They will be much shorter than usual, just 45 minutes each. They will be available to take online at home, or at school if authorities permit. And they will be monitored through security measures to deter cheating.
The Advanced Placement exams will go on, through extraordinary procedures announced Friday, even though the coronavirus pandemic has produced education disruption and chaos nationwide.
More than 2.8 million students last year took the tests in subjects such as biology and world history. Typically the tests are two to three hours long. Those who earn scores of 3 or better on the 5-point AP scale are often able to secure college credit. But this year, it is anyone's guess how many will participate.
Skeptics wonder how students without access to reliable Internet, computers or quiet workspaces will be able to study for these tests and get a fair shot at the possibility of earning college credit. The College Board, which oversees the program, acknowledged the challenge.
"We recognize that the digital divide could prevent some low-income and rural students from participating," the nonprofit testing organization said in a statement. "Working with partners, we're investing so these students have the tools and connectivity they need to review AP content online and take the exam."
But some educators and counselors remain worried.
"I don't want our children, especially first-generation low-income students, to be intimidated about taking these tests," said Sanjay Mitchell, coordinator of college and alumni programs for Thurgood Marshall Academy Public Charter School in the District of Columbia. "I don't want them to risk their health and sanity just to be able to take the tests, so they can ultimately, maybe get some college credit."
Mitchell, whose school serves a significant number of disadvantaged students in the nation's capital, said many of them live in situations where it is hard to carve out the time "to really sit and do this without getting interrupted, without falling into a lot of distractions."
He viewed a College Board online presentation on the testing plan Thursday evening. "It heightened my concerns," Mitchell said afterward in a text message. "And made me more skeptical."
This week, the large and influential University of California system gave a vote of confidence to the College Board's effort to rescue the AP exams. "UC recognizes the effort that students have already applied in these challenging courses and will award UC credit for 2020 AP exams completed with scores of 3, 4 or 5, consistent with previous years," the university said Wednesday.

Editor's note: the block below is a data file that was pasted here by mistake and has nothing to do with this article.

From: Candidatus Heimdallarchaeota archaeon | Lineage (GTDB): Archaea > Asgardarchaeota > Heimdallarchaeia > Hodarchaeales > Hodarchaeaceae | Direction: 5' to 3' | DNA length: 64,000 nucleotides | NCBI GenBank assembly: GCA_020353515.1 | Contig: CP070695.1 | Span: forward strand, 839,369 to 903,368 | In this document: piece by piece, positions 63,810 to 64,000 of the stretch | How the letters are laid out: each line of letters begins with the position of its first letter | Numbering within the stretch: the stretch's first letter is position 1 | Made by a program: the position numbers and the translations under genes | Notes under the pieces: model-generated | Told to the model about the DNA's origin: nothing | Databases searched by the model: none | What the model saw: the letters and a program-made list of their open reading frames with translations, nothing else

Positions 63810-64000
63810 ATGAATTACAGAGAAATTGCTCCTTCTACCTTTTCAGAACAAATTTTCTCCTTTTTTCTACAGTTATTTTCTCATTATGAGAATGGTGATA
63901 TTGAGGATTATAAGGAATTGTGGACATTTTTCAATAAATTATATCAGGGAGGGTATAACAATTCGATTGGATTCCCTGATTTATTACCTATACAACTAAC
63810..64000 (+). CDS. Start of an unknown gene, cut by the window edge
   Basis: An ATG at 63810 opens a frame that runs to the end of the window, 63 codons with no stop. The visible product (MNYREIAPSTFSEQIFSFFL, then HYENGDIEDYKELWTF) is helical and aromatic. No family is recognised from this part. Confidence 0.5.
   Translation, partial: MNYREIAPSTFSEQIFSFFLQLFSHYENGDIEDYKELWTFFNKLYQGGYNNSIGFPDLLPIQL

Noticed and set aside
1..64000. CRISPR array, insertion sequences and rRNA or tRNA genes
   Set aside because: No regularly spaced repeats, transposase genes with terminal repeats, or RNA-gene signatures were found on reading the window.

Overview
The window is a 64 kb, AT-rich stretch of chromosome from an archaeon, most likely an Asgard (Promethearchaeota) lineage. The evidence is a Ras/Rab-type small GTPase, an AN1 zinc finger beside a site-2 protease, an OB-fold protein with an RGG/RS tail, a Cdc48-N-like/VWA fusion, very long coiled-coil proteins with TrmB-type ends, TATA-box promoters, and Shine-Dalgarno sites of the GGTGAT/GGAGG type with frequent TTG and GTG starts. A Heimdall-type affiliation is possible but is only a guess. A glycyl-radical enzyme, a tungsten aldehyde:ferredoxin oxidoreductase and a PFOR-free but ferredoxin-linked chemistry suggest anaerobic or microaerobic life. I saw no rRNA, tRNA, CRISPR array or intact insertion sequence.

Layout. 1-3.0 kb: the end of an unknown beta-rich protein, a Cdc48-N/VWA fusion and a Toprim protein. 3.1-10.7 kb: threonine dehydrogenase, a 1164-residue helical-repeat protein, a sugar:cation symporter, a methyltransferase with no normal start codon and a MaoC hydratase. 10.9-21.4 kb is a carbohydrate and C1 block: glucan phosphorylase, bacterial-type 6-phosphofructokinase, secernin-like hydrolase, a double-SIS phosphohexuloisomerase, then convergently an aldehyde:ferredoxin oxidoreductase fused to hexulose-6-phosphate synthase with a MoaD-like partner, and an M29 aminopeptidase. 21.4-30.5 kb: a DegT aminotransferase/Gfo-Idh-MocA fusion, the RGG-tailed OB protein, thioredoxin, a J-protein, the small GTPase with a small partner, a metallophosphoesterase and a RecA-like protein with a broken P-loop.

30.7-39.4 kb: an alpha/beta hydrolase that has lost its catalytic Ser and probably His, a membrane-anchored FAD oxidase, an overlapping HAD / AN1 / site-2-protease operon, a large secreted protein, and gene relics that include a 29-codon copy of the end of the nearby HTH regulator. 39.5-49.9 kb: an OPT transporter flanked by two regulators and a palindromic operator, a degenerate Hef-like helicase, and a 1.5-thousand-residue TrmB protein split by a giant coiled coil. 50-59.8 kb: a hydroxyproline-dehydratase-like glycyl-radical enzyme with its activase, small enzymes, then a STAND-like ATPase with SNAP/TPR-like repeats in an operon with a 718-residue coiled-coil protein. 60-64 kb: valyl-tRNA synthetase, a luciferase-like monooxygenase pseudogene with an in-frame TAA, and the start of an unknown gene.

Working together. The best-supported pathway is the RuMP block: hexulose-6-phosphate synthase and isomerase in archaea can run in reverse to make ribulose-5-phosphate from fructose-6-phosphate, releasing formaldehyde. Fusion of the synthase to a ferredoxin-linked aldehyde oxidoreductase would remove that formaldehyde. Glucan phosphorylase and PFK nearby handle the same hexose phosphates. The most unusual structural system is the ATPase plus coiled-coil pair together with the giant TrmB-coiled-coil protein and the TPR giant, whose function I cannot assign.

In a message to high schools, the College Board spelled out Friday how exams will be structured and held.
They will be given from May 11 to 22, with each subject taken on the same day at the same time worldwide.
There will be makeup sessions for each test from June 1 to 5.
Most exams will have one or two free-response questions, and each question will be timed separately. Students must submit answers within the time allotted for each question.
Students will be able to take exams on computers, tablets or smartphones. They can either type and upload responses or write them by hand and submit a photo via cellphones.
There will be special arrangements for assessing students in art, foreign language and certain other subjects.
The College Board said the exams will be "open book/open note," but students will not be allowed to consult others during the test.
"We'll take the necessary steps to protect the integrity of each exam administration, as we do every year," the organization said. "We're confident that the vast majority of AP students will follow the rules for taking the exams. For the small number of students who may try to gain an unfair advantage, we have a comprehensive and strict set of protocols in place to prevent and detect cheating."